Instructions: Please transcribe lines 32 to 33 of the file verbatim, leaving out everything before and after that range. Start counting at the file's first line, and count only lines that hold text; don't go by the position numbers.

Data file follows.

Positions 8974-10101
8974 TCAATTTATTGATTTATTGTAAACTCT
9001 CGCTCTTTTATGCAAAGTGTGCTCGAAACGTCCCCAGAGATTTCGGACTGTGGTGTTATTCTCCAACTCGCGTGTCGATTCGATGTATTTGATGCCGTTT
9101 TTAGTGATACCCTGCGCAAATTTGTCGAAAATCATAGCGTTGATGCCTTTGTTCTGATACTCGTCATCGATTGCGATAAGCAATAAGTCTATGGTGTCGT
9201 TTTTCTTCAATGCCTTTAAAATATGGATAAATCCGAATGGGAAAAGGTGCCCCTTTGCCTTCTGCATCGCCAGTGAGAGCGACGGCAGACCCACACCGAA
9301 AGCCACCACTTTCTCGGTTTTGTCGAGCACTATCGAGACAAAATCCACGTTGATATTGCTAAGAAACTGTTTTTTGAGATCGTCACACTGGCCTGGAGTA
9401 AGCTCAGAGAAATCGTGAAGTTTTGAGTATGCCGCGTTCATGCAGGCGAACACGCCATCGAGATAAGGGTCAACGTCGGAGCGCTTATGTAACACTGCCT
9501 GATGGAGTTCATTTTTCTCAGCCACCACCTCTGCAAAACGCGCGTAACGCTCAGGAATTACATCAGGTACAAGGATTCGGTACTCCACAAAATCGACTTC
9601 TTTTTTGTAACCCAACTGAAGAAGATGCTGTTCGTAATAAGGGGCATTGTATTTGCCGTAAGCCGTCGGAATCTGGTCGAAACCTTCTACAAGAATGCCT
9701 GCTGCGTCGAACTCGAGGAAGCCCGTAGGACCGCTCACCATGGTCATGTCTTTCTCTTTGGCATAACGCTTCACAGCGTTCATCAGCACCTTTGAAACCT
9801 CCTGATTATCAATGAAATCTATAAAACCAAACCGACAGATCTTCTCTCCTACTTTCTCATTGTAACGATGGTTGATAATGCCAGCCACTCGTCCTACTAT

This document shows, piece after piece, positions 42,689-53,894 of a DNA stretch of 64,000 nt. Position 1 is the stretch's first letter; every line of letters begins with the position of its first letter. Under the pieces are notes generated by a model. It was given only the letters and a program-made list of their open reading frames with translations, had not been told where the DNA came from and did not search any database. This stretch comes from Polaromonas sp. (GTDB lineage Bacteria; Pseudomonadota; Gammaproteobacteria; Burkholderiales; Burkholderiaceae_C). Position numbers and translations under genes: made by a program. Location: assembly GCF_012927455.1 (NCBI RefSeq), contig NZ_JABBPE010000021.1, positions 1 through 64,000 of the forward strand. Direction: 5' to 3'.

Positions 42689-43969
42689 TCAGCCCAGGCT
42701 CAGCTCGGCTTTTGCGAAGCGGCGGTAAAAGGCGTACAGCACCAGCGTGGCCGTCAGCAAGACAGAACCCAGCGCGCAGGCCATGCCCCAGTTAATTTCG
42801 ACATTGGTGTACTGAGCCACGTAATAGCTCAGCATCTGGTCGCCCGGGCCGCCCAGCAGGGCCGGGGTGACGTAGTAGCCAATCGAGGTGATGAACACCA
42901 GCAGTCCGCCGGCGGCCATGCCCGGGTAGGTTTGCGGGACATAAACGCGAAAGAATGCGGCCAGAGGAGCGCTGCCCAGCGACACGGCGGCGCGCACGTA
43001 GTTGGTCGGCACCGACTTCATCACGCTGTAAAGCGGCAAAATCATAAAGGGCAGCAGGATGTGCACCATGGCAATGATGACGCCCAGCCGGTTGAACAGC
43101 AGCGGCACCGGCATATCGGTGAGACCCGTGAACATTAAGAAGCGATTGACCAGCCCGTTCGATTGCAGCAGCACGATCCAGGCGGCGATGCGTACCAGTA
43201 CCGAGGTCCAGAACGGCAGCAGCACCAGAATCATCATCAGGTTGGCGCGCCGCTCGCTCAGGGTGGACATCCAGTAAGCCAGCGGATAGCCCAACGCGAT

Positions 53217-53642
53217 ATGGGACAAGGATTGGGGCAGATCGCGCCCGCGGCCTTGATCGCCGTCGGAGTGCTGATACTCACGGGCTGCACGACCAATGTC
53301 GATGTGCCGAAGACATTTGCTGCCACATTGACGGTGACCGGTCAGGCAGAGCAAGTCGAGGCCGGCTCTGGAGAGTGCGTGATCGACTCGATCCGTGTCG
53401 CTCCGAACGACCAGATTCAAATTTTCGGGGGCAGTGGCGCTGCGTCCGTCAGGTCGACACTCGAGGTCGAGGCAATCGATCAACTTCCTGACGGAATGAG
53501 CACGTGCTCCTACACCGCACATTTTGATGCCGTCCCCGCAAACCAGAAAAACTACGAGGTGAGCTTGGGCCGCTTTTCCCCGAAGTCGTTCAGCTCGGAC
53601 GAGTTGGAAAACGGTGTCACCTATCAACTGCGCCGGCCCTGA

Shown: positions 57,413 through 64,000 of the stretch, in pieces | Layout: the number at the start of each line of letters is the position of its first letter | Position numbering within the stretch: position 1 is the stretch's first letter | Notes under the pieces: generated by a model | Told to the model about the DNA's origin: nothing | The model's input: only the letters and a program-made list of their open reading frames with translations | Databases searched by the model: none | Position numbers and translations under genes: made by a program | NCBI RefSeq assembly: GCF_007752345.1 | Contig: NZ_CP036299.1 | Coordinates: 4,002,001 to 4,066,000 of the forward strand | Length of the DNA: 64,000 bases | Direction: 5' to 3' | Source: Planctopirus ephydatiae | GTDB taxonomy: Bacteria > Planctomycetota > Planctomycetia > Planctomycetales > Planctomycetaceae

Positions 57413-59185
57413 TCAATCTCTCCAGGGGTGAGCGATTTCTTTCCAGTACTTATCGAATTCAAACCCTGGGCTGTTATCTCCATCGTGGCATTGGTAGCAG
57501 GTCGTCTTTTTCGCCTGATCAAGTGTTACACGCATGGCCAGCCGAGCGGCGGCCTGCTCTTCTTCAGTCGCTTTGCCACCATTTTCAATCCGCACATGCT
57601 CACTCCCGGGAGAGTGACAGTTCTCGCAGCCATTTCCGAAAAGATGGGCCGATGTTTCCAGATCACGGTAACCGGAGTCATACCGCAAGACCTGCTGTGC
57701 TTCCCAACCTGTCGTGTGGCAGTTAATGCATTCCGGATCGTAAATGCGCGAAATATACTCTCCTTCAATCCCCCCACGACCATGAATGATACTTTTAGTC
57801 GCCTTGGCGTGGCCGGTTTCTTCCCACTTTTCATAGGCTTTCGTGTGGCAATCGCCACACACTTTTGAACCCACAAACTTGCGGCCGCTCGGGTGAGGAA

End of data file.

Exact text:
57701 TTCCCAACCTGTCGTGTGGCAGTTAATGCATTCCGGATCGTAAATGCGCGAAATATACTCTCCTTCAATCCCCCCACGACCATGAATGATACTTTTAGTC
57801 GCCTTGGCGTGGCCGGTTTCTTCCCACTTTTCATAGGCTTTCGTGTGGCAATCGCCACACACTTTTGAACCCACAAACTTGCGGCCGCTCGGGTGAGGAA